28 November, 2 p.m.

27 March, 11 a.m.

23 June (Wednesday), 2.45 p.m. (Honorary Degrees)

10 April, 11 a.m.

30 June (Wednesday), 10 a.m.2

1 July (Thursday), 10 a.m.2

2 July (Friday), 10 a.m.2

3 July, 10 a.m.2


  • 1Vice-Chancellor’s Address followed by the Congregation for the election and admission of the Proctors.

  • 2General Admission (M.Eng., M.Math., M.Sci., Vet.M.B., B.A., and B.Th. Degrees only).

Procedures to Determine Fitness to Practise of Preclinical and Clinical Medical Students

The University’s student fitness to practise procedures will be subject to a formal review in 2019–20. However, following informal review, the Council, on the recommendation of the General Board, is proposing an amendment to the Procedures to Determine Fitness to Practise of Preclinical and Clinical Medical Students, to take immediate effect (Grace 3, p. 691).

The amendment would explicitly permit a preliminary consideration of a reported cause for concern, prior to it being referred to a Fitness to Practise Committee. This amendment would clarify the process that is undertaken following receipt of a cause for concern, ensuring transparency to all parties.

Report of the General Board on arrangements for the implementation of the Academic Career Pathways scheme: Notice in response to Discussion remarks

12 June 2019

The Council has received the remarks made at the Discussion on 28 May 2019 (Reporter, 6550, 2019–20, p. 655) on the above Report (Reporter, 6547, 2018–19, p. 562). It has consulted with the General Board in the preparation of this response.

The Council notes the many comments in support of the introduction of the new Academic Career Pathways (ACP) scheme to replace the current Senior Academic Promotions (SAP) process, including from Professor Ferran as the sponsor of the changes, several Pro-Vice-Chancellors, some members of the HR Committee and Heads of School and Institutions who set out the benefits they believe it would bring, including recognition within the scheme’s criteria for contributions made to a much wider range of activities than those captured currently in the SAP process. The Council also notes the remarks made by Dr Eglen in support of the new ACP scheme committing to the principles of the Declaration of Research Assessment (DORA) and by Dr Coxon who supports the addition of researcher development to the teaching criterion, including ensuring ‘that early-career researchers receive excellent opportunities to develop their potential and prepare them for future success’. Dr Mesquita da Costa’s positive comments on work under way to review the Senior Research Promotions (SRP) scheme to bring it in line with the ACP scheme, including her hope that its guidelines can be adapted to use in the new scheme, are noted and have been passed to the Working Group taking forward this review.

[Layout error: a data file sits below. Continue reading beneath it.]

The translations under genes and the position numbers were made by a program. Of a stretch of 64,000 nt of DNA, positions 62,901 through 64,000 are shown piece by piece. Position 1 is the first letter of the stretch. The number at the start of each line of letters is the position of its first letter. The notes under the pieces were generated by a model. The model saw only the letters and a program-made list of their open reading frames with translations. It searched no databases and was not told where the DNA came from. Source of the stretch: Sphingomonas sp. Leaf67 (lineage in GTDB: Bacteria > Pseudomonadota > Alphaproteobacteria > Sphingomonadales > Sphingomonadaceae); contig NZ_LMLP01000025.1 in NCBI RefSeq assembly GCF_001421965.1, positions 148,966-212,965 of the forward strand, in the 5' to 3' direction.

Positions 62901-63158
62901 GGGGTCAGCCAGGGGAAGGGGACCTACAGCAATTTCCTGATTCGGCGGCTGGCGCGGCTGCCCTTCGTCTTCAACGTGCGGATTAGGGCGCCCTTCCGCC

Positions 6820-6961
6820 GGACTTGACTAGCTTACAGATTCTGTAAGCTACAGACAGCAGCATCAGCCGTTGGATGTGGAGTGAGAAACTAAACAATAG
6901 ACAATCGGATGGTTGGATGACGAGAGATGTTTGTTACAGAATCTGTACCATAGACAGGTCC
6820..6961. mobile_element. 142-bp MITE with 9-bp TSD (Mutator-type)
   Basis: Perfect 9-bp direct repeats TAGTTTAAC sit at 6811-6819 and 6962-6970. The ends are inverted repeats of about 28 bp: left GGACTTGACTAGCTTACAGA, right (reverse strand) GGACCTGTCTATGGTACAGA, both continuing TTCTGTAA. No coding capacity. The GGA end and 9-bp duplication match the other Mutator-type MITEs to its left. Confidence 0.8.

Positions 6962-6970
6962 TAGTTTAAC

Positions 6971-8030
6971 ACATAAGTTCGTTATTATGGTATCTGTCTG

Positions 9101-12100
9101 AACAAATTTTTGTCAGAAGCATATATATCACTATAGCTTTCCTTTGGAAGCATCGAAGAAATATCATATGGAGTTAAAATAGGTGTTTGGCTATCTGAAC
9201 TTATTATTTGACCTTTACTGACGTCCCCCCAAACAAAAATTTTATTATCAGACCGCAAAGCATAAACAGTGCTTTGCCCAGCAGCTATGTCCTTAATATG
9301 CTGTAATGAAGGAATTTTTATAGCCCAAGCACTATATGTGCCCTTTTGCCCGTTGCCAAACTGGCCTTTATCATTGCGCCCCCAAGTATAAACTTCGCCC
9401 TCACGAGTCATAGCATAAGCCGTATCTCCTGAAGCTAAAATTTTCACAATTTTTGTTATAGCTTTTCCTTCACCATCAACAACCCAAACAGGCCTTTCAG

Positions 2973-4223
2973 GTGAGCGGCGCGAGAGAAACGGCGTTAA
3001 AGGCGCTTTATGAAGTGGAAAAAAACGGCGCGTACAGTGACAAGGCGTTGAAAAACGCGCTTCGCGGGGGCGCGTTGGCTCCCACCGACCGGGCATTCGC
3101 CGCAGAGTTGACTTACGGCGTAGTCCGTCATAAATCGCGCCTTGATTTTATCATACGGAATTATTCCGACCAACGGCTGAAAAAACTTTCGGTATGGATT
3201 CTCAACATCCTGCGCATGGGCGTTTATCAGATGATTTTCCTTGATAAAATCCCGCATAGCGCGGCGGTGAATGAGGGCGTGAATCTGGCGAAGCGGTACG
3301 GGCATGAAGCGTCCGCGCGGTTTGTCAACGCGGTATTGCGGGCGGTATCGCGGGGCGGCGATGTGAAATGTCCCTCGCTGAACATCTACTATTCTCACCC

The Council notes that concerns were also raised on some aspects of the promotion and probationary arrangements set out in the Report. In response to remarks about ensuring that all those who meet the standard for promotion are promoted, the Council comments, as stated in the Report and by Professor Ferran in her remarks, that steps will continue to be taken so that there is appropriate budgetary provision for deserving candidates to receive recognition and reward. The General Board can confirm, in response to Dr Morgan’s query, that no candidate recommended for promotion by the Vice-Chancellor’s Committee in either the 2018 exercise or this year was denied their promotion because of a financial constraint. Dr du Bois-Pedain raises concerns that the new scheme seems to increase the expectations required for promotion to a senior academic post and compares it unfavourably with the arrangements at Oxford and with other leading universities in terms of the time taken to achieve promotion. Dr Morgan also comments unfavourably on the time taken to achieve promotion at Cambridge. The Council does not consider it appropriate to comment on the promotions arrangements of other universities, which operate differently. However, the development of an online application system to support the ACP scheme will lead to enhanced reporting capabilities which will facilitate better data analysis, so that these aspects can be monitored and compared with available external benchmarking data. This system will also facilitate the provision of the enhanced statistical analysis of equality and diversity data, as requested by Dr Sliwa.